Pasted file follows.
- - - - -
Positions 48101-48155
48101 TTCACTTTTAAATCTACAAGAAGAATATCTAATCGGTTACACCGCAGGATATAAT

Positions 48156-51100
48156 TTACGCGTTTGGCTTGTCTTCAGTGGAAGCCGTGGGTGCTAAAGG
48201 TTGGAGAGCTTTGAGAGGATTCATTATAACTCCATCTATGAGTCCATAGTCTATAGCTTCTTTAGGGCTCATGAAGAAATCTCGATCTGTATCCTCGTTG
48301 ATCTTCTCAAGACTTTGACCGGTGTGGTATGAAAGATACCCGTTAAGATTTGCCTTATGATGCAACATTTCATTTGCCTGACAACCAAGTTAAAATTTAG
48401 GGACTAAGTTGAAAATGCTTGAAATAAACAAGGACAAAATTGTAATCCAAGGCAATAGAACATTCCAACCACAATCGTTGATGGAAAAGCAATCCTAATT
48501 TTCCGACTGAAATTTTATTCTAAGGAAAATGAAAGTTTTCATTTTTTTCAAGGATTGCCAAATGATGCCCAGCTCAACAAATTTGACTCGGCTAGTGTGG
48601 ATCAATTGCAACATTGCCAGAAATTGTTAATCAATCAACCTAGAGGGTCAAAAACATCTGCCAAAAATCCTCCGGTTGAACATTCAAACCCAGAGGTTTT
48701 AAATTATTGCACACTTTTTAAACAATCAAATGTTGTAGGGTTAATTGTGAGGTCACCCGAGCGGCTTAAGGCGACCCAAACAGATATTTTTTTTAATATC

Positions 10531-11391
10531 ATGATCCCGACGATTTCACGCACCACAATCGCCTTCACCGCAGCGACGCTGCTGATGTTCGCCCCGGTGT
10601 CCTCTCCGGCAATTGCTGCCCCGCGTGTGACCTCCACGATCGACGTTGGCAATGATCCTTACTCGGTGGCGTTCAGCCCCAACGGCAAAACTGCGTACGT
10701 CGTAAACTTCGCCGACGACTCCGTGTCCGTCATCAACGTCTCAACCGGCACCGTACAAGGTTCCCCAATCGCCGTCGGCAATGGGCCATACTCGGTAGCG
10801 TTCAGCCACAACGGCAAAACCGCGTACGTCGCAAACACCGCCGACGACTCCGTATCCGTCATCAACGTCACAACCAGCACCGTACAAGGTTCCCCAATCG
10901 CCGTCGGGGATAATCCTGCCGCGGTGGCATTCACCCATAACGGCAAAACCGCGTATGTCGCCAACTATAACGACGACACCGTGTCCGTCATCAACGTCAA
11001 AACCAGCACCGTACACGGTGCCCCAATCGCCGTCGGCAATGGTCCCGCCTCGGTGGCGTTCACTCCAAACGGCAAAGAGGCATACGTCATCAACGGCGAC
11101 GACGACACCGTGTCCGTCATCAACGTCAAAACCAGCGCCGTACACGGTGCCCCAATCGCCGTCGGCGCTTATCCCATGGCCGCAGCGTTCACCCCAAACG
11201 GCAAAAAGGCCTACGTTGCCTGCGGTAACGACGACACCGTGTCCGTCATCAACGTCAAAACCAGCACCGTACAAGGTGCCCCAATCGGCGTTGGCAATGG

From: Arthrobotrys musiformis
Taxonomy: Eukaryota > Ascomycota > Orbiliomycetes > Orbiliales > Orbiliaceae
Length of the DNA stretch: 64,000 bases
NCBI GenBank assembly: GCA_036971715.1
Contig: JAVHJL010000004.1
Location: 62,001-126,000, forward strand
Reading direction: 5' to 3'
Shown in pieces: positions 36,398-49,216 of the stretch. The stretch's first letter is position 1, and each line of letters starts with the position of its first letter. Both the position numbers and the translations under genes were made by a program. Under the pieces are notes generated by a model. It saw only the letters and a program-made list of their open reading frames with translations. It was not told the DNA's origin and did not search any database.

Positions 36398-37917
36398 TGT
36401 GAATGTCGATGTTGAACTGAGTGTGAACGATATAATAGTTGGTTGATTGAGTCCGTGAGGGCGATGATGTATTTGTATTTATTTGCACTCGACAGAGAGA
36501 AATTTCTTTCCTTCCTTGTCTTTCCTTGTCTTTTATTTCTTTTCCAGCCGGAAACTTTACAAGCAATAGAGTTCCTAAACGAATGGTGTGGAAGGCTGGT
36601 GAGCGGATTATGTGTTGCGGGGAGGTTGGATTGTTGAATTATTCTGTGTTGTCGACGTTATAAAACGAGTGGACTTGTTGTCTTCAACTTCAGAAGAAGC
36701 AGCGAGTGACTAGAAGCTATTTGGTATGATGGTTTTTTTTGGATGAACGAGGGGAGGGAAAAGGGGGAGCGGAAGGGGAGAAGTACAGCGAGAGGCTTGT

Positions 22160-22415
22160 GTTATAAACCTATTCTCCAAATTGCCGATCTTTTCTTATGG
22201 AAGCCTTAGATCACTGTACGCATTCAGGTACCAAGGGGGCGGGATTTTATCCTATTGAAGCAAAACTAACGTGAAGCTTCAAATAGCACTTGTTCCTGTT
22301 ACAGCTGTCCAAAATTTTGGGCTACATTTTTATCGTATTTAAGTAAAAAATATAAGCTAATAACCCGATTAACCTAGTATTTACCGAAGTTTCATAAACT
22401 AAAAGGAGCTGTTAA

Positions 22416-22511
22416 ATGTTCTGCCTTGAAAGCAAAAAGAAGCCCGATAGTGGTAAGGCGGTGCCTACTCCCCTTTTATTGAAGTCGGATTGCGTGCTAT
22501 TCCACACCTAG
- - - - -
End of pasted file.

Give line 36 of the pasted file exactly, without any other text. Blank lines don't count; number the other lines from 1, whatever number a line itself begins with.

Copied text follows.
22201 AAGCCTTAGATCACTGTACGCATTCAGGTACCAAGGGGGCGGGATTTTATCCTATTGAAGCAAAACTAACGTGAAGCTTCAAATAGCACTTGTTCCTGTT